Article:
Moving patients from hospitals to homecare not only saves hospitals a lot of money, but offers a comfortable environment which stimulates the recovery. But for a nurse to check up patient’ conditions manually during home visits, than travel back to the hospital to input data into Electronic Medical Record, could be a cumbersome process.  Quite often home health workers have to make repeated trips to/from the central hospital to retrieve and update patient data. To avoid such a hassle Hospitalisation à Domicile (HAD), part of the APHP (Assistance Publique – Hôpitaux de Paris), the public authority responsible for hospitals within the Paris region in France introduced a home care system for nurses. Using the application developed by Avanade, nurses can upload patient data from the hospital DB to a mobile tablet device with Windows 8 OS and update the medical records during patients’ home visits. For example, if a patient is prescribed a new medication by his or her general practitioner or is getting some negative side effects during the treatment this information could be captured at the home bedside and synchronized with the hospital medical record. In urgent cases, a nurse can exchange messages with the hospital medical stuff.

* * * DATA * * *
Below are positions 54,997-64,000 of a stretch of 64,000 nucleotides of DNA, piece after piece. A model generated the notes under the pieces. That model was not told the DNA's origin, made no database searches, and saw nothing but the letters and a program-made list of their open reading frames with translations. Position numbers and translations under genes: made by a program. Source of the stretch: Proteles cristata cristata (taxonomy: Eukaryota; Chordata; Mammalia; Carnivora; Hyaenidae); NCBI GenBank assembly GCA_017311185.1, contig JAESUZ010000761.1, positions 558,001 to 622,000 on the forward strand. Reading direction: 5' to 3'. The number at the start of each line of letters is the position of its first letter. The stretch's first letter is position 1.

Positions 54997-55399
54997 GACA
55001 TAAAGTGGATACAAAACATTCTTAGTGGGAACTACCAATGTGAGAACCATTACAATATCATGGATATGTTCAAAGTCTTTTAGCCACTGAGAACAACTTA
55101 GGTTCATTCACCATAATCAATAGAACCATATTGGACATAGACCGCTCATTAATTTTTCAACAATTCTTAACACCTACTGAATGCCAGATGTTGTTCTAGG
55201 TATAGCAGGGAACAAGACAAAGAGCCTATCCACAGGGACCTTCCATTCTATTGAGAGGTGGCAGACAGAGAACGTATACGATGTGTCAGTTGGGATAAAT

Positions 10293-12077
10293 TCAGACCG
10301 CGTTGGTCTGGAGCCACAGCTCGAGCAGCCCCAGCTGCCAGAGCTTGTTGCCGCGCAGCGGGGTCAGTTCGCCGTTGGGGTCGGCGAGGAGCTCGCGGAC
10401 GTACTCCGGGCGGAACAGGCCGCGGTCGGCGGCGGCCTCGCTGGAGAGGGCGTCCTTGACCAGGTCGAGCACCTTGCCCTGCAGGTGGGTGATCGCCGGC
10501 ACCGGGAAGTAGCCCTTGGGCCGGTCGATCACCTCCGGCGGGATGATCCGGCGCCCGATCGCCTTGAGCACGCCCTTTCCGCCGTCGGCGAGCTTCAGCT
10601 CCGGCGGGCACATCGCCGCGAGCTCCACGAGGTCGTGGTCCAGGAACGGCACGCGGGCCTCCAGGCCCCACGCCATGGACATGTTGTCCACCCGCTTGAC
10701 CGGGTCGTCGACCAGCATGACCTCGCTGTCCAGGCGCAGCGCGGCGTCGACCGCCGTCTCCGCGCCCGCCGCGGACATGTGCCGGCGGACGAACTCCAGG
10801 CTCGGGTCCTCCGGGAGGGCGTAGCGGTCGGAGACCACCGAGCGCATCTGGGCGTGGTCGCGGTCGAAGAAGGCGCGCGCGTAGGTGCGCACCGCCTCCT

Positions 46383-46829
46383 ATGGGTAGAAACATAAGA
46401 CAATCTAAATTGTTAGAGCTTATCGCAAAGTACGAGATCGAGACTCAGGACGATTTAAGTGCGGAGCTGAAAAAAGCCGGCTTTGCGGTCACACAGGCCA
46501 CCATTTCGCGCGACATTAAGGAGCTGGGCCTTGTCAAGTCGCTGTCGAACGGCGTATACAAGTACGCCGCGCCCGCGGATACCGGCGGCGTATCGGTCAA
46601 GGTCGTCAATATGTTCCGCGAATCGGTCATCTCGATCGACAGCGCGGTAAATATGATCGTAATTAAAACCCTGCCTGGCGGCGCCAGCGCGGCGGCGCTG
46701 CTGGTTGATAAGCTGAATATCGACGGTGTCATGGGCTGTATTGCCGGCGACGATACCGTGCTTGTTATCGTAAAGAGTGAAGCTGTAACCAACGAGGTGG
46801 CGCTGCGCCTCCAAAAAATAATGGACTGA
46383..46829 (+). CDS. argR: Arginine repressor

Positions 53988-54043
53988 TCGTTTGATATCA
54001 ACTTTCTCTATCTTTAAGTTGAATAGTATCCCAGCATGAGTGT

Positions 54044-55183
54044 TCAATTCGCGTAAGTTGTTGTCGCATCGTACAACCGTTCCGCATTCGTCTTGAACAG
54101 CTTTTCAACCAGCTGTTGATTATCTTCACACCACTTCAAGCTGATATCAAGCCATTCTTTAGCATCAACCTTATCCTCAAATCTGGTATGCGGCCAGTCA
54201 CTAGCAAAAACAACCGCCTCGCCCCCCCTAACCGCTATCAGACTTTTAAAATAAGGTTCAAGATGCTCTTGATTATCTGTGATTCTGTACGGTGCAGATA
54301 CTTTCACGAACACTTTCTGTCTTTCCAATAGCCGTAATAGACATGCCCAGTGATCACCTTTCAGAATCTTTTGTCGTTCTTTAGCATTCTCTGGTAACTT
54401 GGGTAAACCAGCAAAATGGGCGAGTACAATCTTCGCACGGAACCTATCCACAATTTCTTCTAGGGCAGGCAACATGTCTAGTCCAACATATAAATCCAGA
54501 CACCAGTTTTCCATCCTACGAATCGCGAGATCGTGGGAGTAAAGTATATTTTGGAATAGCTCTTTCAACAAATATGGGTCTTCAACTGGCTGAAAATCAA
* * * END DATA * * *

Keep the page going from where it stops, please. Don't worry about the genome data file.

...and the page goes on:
Can IT change a culture of mistrust and lack of confidence in Healthcare as well as optimize care processes? If so nurses could be catalyzers of this cultural change. They are nearly the most advanced and experienced people in IT among the professional Healthcare staff. A total of 77% nurses indicated they work on “clinical documentation,” including Electronic Health Record, 60% dealing with computerized physician order entry system [3]. IT vendors should support nurses with applications as well as training programs to enhance their status in professional healthcare teams. That will help creating a better multi care environment.  Let us hope that the current patients will be able to witness the progress.

  1. http://www.nursingtimes.net/nursing-practice/clinical-zones/management/nhs-to-face-chronic-nurse-shortage-by-2016/5059871.article]
  2. http://womensenews.org/story/health/041123/nursing-shortage-threatens-health-care#.Uq8JBo13vgo
  3. http://searchhealthit.techtarget.com/healthitexchange/healthitpulse/himss-survey-give-it-up-for-the-cnio


63 Comments on “Where are all the nurses gone?